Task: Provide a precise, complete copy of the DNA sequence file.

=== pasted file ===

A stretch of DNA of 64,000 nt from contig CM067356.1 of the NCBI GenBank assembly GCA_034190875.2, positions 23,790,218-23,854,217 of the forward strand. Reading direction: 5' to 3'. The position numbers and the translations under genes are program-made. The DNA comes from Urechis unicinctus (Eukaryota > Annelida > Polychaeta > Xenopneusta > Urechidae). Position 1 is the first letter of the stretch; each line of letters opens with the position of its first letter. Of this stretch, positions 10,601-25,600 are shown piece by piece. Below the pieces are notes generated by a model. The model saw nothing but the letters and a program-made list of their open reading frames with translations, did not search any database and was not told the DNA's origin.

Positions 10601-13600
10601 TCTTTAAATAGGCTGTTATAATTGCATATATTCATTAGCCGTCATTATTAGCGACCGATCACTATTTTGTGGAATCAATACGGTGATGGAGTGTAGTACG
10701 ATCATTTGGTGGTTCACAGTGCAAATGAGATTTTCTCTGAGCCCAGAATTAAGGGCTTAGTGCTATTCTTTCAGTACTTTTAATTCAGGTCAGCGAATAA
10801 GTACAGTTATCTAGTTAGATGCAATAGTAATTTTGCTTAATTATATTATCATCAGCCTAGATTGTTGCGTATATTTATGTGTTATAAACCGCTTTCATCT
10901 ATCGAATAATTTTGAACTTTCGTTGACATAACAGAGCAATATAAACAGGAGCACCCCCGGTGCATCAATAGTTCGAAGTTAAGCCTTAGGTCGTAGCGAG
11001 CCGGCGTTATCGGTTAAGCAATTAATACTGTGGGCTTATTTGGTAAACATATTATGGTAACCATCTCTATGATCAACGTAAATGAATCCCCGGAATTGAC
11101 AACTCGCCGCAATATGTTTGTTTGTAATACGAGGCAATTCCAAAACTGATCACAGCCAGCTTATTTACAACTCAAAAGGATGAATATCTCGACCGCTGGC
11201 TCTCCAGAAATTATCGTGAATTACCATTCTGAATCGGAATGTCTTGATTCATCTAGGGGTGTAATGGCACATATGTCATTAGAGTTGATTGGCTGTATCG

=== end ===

A stretch of DNA of 64,000 nt from contig CM067356.1 of the NCBI GenBank assembly GCA_034190875.2, positions 23,790,218-23,854,217 of the forward strand. Reading direction: 5' to 3'. The position numbers and the translations under genes are program-made. The DNA comes from Urechis unicinctus (Eukaryota > Annelida > Polychaeta > Xenopneusta > Urechidae). Position 1 is the first letter of the stretch; each line of letters opens with the position of its first letter. Of this stretch, positions 10,601-25,600 are shown piece by piece. Below the pieces are notes generated by a model. The model saw nothing but the letters and a program-made list of their open reading frames with translations, did not search any database and was not told the DNA's origin.

Positions 10601-13600
10601 TCTTTAAATAGGCTGTTATAATTGCATATATTCATTAGCCGTCATTATTAGCGACCGATCACTATTTTGTGGAATCAATACGGTGATGGAGTGTAGTACG
10701 ATCATTTGGTGGTTCACAGTGCAAATGAGATTTTCTCTGAGCCCAGAATTAAGGGCTTAGTGCTATTCTTTCAGTACTTTTAATTCAGGTCAGCGAATAA
10801 GTACAGTTATCTAGTTAGATGCAATAGTAATTTTGCTTAATTATATTATCATCAGCCTAGATTGTTGCGTATATTTATGTGTTATAAACCGCTTTCATCT
10901 ATCGAATAATTTTGAACTTTCGTTGACATAACAGAGCAATATAAACAGGAGCACCCCCGGTGCATCAATAGTTCGAAGTTAAGCCTTAGGTCGTAGCGAG
11001 CCGGCGTTATCGGTTAAGCAATTAATACTGTGGGCTTATTTGGTAAACATATTATGGTAACCATCTCTATGATCAACGTAAATGAATCCCCGGAATTGAC
11101 AACTCGCCGCAATATGTTTGTTTGTAATACGAGGCAATTCCAAAACTGATCACAGCCAGCTTATTTACAACTCAAAAGGATGAATATCTCGACCGCTGGC
11201 TCTCCAGAAATTATCGTGAATTACCATTCTGAATCGGAATGTCTTGATTCATCTAGGGGTGTAATGGCACATATGTCATTAGAGTTGATTGGCTGTATCG